The Toll Booth Collector
You’re driving down the highway. It’s a comfortable, straightforward ride, and you’re blazing ahead. But you have this nagging sensation. Something tells you that you need a change of scenery. Something beckons from beyond.
So you take the next exit. You turn off the highway—unsure of what lies ahead, but certain that something is pulling you toward this untrodden path.
Up ahead, you see a toll booth. You creep up to it, and you get your first look at the toll booth collector. He has a long face and a dark demeanor. He voice is darker still as he growls out the cost of the toll.
“Holy toledo!” you exclaim. The amount he demands sounds ludicrous to you.
The toll collector isn’t surprised by your reaction. At this stage, most people spin around and return to the Default State Highway in a huff. Others fumble around, questioning whether the off-road trip is worth it—and whether they themselves are worth it—before they apologize and return to the highway, too.
But you’re different. You know that adventures aren’t free. You know that leaving the Default State Highway itself has a price. You know that everything and anything in life costs something.
So you pay the toll collector. The coinage weighs heavy in your hand as you drop it in his hardened, callous hands.
He shakes around the coins, giving them a jiggle. He can sense their weight and their value to you.
A wry smirk of a smile emerges on his long face.
“On your way,” his dark voice looms. You experience a strange sense of relief and trepidation, a combination of fear and excitement.
The barrier creaks as it lifts. The toll collector can see the paradox in your eyes. He chuckles—he’s seen this before, too.
You creep forward past the barrier—cautiously at first and then with increasing speed. Soon enough you’re flying ahead. And you never look back.
Freedom isn’t free
When we want to take a leap into the unknown—when we want to make a change—we do it because of the potential gains. We dream of becoming an artist because we’ll be able to express ourselves creatively. We dream of running our own business because we’ll be able to set our own schedule. We dream of becoming a leader because we’ll be able to inspire and influence other people.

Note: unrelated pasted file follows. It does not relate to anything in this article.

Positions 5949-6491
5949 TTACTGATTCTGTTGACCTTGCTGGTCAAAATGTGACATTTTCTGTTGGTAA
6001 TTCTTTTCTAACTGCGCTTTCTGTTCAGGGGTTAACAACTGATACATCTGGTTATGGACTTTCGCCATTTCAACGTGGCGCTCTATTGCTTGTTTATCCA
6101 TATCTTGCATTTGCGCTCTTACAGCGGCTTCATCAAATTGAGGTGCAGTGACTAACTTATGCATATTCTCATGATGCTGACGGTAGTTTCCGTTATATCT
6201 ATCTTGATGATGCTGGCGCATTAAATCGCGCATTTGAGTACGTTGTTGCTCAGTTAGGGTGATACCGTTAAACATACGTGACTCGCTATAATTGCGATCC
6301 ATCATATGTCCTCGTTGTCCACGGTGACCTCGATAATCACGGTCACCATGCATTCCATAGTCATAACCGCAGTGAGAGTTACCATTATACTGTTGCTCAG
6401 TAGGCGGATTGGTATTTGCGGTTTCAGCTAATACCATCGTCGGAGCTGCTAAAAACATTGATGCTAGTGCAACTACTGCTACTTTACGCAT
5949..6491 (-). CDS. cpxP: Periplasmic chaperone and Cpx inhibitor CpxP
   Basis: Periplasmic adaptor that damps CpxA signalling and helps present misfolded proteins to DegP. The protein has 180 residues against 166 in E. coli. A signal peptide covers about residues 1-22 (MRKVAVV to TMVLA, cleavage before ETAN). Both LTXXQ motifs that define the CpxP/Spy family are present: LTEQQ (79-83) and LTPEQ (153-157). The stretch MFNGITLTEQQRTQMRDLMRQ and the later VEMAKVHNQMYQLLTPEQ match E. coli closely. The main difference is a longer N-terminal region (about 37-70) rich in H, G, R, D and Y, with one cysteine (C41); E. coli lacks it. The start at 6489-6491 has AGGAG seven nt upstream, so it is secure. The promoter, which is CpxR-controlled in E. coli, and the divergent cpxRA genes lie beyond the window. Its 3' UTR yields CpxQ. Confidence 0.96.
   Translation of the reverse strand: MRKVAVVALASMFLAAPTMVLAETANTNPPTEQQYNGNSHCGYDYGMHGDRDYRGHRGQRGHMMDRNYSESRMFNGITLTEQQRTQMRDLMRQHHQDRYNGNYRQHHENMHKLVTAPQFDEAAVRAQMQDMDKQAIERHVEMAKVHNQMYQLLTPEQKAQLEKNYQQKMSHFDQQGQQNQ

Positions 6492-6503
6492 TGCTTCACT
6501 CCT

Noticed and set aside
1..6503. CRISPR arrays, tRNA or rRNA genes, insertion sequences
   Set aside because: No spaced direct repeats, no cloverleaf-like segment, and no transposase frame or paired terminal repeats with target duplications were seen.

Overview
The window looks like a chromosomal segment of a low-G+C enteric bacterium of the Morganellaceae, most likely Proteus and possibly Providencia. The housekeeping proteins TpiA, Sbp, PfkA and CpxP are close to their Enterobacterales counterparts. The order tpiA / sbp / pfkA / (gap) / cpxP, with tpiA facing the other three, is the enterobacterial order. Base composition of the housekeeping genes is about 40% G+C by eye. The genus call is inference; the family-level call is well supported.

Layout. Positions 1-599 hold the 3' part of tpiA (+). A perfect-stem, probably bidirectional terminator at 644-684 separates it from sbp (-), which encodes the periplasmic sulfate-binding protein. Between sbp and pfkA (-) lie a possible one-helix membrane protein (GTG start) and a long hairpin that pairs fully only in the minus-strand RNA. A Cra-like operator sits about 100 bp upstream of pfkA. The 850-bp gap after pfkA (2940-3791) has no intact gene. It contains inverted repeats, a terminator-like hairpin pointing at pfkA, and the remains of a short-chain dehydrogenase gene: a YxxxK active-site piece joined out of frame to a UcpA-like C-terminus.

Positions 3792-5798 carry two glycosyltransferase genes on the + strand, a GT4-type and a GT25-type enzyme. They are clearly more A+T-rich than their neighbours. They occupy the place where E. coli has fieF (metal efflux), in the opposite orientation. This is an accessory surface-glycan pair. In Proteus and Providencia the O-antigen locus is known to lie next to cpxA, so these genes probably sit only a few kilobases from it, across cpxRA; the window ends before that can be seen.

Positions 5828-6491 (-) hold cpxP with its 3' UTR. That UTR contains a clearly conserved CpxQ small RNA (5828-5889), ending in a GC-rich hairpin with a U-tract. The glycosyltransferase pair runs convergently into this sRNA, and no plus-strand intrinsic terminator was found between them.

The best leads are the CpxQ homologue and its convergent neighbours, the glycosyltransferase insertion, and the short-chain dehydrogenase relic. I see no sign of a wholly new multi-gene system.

The potential gains are alluring. The trouble is that we often forget the other side of the equation.
We forget that freedom isn’t free.
It’s easy to confuse freedom with pleasure. We think that freedom will rid us of all our ills. We think that freedom means perfect harmony, balance and joy. But that’s not how it works.
More freedom involves, if anything, more displeasure. Sure, there might be more pleasure with freedom. But there’s more displeasure, too. There’s more risk.
Every step in a new direction has a cost. Here’s a few examples:
- The price of more creativity is more structure. To be creative you need the physical and mental space to do so. It demands structure of your time. It demands boundaries to the physical and online worlds. It demands saying no to your friends who want to drink a mid-morning macchiato when you’re in the zone. “The way to get over creative block is to place some constraints on yourself,” says creativity expert Austin Kleon. “It seems contradictory, but when it comes to creative work, limitations mean freedom.”